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About mPING

mPING UPDATED September 2, 2020! Download the update now!
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The Meteorological Phenomena Identification Near the Ground project (mPING) needs you, the Citizen Scientist, to watch and report on precipitation.

mPING is looking for volunteers of all ages and backgrounds to make observations - teachers, classes, families, everyone, and anyone! This app is your portal for providing observations to researchers at NSSL. Your reports will help them develop and refine algorithms that use the newly upgraded dual-polarization NEXRAD radars to detect and report on the type of precipitation that you see falling. To do a good job, we need tens of thousands of observations from all over the US. We can succeed only with your help.

mPING volunteer observers can spend as much time as they want, from a little to a lot, making observations. The basic idea is simple: NSSL will collect radar data from NEXRAD radars in your area along with sounding data from our models during storm events, and use your data to develop and validate new and better algorithms. We have two focus areas: winter precipitation types, such as rain, freezing rain, drizzle, freezing drizzle, snow, graupel, ice pellets, mixed rain and snow, mixed ice pellets and snow and even observations of “none” when the precipitation has stopped, even if only briefly.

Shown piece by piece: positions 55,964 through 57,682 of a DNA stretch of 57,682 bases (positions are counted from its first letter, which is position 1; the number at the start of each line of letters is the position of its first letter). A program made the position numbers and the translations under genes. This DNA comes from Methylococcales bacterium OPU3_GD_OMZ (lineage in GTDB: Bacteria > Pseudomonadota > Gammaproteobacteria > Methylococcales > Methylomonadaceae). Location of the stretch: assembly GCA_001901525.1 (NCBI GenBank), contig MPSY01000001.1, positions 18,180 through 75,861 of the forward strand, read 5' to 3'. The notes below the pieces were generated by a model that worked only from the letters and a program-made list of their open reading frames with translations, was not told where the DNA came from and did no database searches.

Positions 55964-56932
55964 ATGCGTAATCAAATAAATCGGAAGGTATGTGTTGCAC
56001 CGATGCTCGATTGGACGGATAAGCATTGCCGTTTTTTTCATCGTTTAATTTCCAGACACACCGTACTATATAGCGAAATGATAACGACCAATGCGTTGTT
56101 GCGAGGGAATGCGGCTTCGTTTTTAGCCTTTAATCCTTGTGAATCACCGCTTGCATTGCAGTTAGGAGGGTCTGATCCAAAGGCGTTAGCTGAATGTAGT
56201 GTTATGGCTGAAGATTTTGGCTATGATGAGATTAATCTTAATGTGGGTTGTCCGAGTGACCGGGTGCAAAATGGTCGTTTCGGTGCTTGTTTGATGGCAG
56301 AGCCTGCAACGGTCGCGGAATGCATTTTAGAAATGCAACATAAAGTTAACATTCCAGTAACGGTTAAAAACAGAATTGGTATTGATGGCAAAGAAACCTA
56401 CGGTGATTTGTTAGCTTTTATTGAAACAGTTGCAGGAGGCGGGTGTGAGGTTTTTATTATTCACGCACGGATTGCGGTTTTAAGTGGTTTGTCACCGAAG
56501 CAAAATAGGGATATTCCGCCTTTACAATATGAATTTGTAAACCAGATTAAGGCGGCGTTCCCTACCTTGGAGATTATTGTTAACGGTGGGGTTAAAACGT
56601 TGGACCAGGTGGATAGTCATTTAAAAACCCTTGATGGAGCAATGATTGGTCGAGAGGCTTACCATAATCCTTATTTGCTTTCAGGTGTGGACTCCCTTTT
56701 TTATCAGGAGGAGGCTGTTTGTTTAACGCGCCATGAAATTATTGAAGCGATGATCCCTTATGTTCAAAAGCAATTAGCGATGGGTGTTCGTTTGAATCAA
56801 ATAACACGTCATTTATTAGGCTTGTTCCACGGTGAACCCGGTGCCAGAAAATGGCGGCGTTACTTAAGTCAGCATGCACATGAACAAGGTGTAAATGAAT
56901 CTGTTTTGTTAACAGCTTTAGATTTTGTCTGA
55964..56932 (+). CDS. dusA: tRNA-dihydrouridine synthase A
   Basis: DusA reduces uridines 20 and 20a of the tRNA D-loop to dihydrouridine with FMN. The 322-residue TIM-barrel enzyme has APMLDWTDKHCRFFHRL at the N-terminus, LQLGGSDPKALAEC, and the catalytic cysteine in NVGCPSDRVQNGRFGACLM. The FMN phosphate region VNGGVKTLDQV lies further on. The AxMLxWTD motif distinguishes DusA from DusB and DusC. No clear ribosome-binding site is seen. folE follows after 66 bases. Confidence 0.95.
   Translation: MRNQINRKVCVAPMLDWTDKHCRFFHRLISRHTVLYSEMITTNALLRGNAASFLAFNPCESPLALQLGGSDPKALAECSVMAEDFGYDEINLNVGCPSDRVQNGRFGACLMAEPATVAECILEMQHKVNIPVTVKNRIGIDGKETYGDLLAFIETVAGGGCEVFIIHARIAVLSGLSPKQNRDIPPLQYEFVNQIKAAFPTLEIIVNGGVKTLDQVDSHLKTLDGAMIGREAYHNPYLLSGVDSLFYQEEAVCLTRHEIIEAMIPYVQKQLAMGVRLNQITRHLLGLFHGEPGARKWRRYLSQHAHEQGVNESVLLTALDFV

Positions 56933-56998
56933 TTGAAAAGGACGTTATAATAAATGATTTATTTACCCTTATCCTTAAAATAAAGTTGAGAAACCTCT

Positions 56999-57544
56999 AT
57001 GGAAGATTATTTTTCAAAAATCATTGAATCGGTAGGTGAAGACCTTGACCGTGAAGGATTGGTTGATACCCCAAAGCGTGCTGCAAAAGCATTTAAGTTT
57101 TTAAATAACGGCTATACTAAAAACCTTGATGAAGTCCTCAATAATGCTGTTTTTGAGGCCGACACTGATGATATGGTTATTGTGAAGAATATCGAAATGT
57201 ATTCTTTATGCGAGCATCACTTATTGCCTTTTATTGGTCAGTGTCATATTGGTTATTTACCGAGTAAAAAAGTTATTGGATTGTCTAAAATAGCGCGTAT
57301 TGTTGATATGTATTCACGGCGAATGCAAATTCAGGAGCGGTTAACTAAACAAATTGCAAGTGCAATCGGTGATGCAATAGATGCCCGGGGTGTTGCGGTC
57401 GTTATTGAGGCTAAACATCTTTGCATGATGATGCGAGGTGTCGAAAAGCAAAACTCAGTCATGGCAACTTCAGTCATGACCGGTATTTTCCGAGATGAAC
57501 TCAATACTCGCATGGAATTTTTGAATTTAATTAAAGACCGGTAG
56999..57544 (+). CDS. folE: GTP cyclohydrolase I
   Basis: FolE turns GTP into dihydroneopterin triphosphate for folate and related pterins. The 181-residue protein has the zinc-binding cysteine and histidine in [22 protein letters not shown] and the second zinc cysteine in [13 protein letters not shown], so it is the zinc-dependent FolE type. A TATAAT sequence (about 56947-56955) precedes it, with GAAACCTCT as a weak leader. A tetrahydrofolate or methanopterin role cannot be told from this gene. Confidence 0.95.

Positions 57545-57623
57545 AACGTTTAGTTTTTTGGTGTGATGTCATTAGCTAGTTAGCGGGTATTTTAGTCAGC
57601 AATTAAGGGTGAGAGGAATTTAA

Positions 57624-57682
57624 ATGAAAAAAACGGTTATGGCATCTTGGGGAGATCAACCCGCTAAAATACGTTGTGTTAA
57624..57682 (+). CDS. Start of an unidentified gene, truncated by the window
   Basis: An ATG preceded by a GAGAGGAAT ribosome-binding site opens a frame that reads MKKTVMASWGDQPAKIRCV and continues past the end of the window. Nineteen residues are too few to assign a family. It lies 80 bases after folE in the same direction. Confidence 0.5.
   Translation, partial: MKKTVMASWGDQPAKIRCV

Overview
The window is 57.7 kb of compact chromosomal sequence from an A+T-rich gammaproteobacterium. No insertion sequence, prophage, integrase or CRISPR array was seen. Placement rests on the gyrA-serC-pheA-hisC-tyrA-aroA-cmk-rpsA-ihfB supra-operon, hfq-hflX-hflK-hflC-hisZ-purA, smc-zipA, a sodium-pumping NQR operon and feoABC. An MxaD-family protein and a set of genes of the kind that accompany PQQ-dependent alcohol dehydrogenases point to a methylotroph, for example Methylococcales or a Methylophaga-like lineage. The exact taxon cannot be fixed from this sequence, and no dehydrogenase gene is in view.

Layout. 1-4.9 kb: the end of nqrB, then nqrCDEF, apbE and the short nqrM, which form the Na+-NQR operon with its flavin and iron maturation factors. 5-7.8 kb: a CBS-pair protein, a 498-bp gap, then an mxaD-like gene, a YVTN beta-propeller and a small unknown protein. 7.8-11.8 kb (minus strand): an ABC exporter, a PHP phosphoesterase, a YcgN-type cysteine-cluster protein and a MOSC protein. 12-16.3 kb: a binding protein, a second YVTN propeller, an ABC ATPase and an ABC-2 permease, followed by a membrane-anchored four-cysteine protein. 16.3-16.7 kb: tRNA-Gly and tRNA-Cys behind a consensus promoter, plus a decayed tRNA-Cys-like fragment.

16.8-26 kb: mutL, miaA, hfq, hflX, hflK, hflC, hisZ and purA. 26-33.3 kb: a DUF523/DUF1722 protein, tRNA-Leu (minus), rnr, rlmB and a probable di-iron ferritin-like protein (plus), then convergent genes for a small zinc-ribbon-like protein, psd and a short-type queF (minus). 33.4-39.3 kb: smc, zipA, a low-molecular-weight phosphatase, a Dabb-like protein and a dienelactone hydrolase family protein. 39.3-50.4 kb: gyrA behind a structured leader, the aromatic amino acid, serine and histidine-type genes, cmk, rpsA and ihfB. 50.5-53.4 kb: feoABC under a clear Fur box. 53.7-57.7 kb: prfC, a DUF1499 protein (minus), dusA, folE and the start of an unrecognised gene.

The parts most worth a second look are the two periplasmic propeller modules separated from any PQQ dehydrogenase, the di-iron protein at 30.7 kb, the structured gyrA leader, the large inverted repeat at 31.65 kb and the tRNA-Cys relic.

Why? Because the radars cannot see close to the ground at far distances and because automated surface sensors are only at airports. But the people affected by winter weather are everywhere so we need you to tell us what is happening where you are.

But we need more than winter weather details: when there are thunderstorms, we need to know if hail falls and, if it does, how big it is. Measuring with a ruler is best but, whatever you do, stay safe.

All you need to do is use this app to select the precipitation type. Tell us what is hitting the ground. NSSL scientists will compare your report with what the radar has detected and what our models think the atmosphere is doing, and use it to develop new technologies and techniques to determine what kind of precipitation such as snow, ice, rain or hail and its size is falling where.

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author
Great to see the app back
Paul Clawson
author
Great and useful application.
Lionel Rivera
author
Great app to allow the public to share what weather is occurring where they are in real time. When using certain weather radar apps the reports show up giving you a great perspective of weather happening or ...
T Po